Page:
If finalized, the utilization test would be available for amendments adopted after December 31, 2006. Plan sponsors may not rely on the proposed utilization test unless and until it has been adopted in final form.

204(h) Notice Requirements

Under IRC § 4980F(e) and ERISA § 204(h), defined benefit plan sponsors must give plan participants advance notice of any amendments providing for a significant reduction in the rate of future benefit accrual or eliminating or reducing any early retirement benefits or retirement-type subsidies. The regulations clarify how those rules apply to changes permitted by these regulations.

Other Matters

The final regulations stake out the IRS's position on several controversial court decisions involving the anti-cutback rule. In 2003 the Fourth Circuit Court of Appeals ruled a plan sponsor could add a COLA for existing retirees and then take it away without violating the anti-cutback rule. The final regulations contradict this ruling by providing anti-cutback protection applies "to a participant's entire accrued benefit as of the applicable amendment date, without regard to whether the entire accrued benefit was accrued before a participant's severance from employment, or whether some portion of the accrued benefit was the result of an increase pursuant to a plan amendment adopted after the participant's severance from employment."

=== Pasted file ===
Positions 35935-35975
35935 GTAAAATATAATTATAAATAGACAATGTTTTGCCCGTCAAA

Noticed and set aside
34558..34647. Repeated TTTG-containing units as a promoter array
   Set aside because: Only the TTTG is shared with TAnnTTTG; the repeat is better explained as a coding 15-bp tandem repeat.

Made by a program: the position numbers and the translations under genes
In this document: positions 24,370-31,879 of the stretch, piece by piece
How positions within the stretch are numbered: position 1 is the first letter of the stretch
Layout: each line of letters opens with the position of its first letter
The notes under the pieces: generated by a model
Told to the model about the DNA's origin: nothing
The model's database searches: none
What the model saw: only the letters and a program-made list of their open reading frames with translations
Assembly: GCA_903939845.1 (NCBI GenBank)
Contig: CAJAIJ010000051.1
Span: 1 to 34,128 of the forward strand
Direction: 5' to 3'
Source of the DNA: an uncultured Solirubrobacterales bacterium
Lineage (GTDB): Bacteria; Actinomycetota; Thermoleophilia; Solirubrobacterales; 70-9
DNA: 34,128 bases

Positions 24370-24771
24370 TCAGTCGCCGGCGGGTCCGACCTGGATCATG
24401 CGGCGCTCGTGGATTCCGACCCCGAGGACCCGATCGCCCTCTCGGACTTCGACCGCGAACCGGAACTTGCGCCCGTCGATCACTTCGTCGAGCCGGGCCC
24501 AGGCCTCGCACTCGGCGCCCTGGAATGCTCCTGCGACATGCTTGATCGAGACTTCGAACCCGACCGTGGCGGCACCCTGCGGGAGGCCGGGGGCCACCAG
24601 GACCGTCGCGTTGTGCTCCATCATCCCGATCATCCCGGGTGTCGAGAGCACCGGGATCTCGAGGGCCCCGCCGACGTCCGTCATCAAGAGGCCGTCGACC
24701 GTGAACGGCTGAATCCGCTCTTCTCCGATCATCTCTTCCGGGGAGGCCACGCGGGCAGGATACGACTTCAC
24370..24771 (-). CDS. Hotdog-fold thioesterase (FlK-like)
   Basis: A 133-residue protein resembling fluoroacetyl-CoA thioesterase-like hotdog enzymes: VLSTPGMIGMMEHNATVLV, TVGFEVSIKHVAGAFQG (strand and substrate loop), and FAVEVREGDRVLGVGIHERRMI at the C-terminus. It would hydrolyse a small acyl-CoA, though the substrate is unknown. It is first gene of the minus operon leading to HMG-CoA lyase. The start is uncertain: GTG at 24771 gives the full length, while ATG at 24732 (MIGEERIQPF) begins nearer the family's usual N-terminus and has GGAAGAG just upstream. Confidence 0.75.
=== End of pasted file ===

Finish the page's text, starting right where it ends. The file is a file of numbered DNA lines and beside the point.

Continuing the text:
In another case, the Ninth Circuit Court of Appeals in 2001 ruled a plan amendment providing for an actuarial offset of early retirement benefits received by a rehire upon subsequent retirement violates the anti-cutback rule even though the amendment, combined with a simultaneous change to the plan's benefit formula, caused a net increase to the participant's retirement benefits. The final regulations dictate a different result by requiring the amendments to be treated as a single amendment for purposes of the anti-cutback analysis.

The proposed regulations would clarify the interaction between the anti-cutback rule and vesting requirements, in accordance with a 2004 Supreme Court decision. The Supreme Court ruled a multiemployer plan amendment that imposed a new suspension of benefit requirement on current and future early retirees violated the anti-cutback rule to the extent it applied to benefits accrued before the amendment. The proposed regulations would be effective retroactive to June 7, 2004, the date of the Supreme Court's decision. (Earlier this year the IRS issued plan qualification relief for plans that adopted similar amendments, before the Supreme Court's decision.)


Deloitte logoThe information in this Washington Bulletin is general in nature only and not intended to provide advice or guidance for specific situations.

If you have questions or need additional information about articles appearing in this or previous versions of Washington Bulletin, please contact: Robert Davis 202.879.3094, Elizabeth Drigotas 202.879.4985, Taina Edlund 202.879.4956, Laura Edwards 202.879.4981, Mike Haberman 202.879.4963, Stephen LaGarde 202.879-5608, Bart Massey 202.220.2104, Diane McGowan 202.220.2077, Martha Priddy Patterson 202.879.5634, Tom Pevarnik 202.879.5314, Carlisle Toppin 202.220.2067, Tom Veal 312.946.2595, Deborah Walker 202.879.4955.

Copyright 2005, Deloitte.